Logjam, which allows man-in-the-middle attacker to downgrade the vulnerable TLS connections, apparently created by NSA Threatens the Security of HTTPS. The series of various deliberately created security flaws including Heartbleed, are gradually being discovered possibly not even a minor percentage of the total works done by National Security Agency to run their mass surveillance tools. These was cleverly designed in an way so that the attack can affects any server which supports
DHE_EXPORT ciphers and all the modern web browsers. At worst, the Governmental spyware activities are not limited to US Government only, the possibility of running such malware is persisting via countries like India, where
Governmental wiretapping is
legally allowed and the countrymen are not well aware of PRISM like semi-revealed. Up to Logjam, so far it has been showing the practical fact – regardless of the Nation, basically the current political model of
Freedom actually is not compatible with Free Software driven community which were somewhat discussed while informing about another vulnerability named VENOM.
Logjam Threatens the Security of HTTPS Connections But Remained Unknown
Thousands of web sites, mail servers and other Internet services protected by HTTPS connection are threatened by this newly discovered attack that can intercept encrypted communications between the browser and the server, as well as read and modify data.It is named as Logjam and is a bug that resides in the TLS (Transport Layer Security) used by web sites to establish encrypted connections with users.
Logjam could be called the cousin of FREAK. Even Logjam was unearthed by an international team of experts from large organizations.
RSA, Diffie-Hellman (DHE cipher suites), Elliptic Curve Diffie-Hellman (ECDHE cipher suites) are commonly used by all the HTTPS and HSTS setups, DHE and ECDHE key exchanges provide Forward Secrecy so that even if the server key is compromised, it can not be used to decrypt. Cunning NSA put the vulnerability at this point.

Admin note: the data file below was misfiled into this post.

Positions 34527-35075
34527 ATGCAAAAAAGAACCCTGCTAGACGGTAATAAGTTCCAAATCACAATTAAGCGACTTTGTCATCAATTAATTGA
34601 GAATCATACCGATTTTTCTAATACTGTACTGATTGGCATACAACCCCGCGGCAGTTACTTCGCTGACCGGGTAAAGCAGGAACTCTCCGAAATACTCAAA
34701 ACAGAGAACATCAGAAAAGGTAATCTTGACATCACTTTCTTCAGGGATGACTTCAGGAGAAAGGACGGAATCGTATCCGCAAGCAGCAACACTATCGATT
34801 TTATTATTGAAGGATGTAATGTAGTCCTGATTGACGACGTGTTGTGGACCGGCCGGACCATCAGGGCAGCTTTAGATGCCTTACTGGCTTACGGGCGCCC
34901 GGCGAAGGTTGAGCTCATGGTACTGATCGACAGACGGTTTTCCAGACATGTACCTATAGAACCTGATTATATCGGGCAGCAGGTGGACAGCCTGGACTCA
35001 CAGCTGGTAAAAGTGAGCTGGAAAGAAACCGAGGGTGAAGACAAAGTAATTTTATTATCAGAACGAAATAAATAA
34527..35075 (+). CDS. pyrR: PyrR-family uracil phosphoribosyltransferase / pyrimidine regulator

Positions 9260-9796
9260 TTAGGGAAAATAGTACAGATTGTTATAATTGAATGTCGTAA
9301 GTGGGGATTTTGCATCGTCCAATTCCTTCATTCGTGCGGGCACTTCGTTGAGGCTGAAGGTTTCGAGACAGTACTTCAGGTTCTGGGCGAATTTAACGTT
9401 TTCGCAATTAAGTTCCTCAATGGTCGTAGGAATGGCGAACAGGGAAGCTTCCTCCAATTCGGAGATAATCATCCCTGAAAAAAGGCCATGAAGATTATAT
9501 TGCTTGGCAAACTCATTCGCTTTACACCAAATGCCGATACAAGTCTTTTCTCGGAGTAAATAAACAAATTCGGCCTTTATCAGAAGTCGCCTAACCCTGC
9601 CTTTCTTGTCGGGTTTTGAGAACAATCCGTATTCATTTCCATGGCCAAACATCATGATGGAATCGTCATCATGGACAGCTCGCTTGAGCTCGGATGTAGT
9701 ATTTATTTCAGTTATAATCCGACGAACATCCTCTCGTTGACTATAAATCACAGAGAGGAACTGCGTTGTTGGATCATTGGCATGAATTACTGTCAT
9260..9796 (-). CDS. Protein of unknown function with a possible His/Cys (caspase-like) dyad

Because of this flaw, by running a simple man in the middle attack to the public Wi-Fi hotspots, hackers may be able to intercept the traffic and decrypt data easily.
Logjam can be exploited against a subset of servers that support the widespread Diffie-Hellman exchange protocol, a system that allows two entities that have never met before, to establish a shared secret key using a public channel. The key thus obtained can be used to encrypt all the subsequent communication between the two entities. Target of the hackers is to deduce the key that was negotiated.
Researchers estimate that to be affected by the threat are: 8.4% in the first 1 million of websites that populate the IPv4 space, 3.4% of the web sites that support HTTPS connections, 14.8% of e-mail servers that support SMTP, the 8.9% that support secure POP3 and 8.4 that supports IMAP.
Saving Your and Your Server’s Backend From Logjam
As soon Logjam was brought to light as a security flaw, browsers have been updating and patching. It is important to check if your version of the browser is up to date and resistant to attack by Logjam. To do this, the researchers made ‹‹a website which is available to users to check the vulnerability of your browser. Just log onto weakdh dot org and read the message that appears at the top of the page.
If it is the message “Warning!…”, then the browser must be immediately run for update. The team of experts recommends all the server administrators to disable the support for the short
DHE_EXPORT cipher suites, which allows connections to Diffie-Hellman to be “downgraded”. As regards to the server, the procedure is more tedious.
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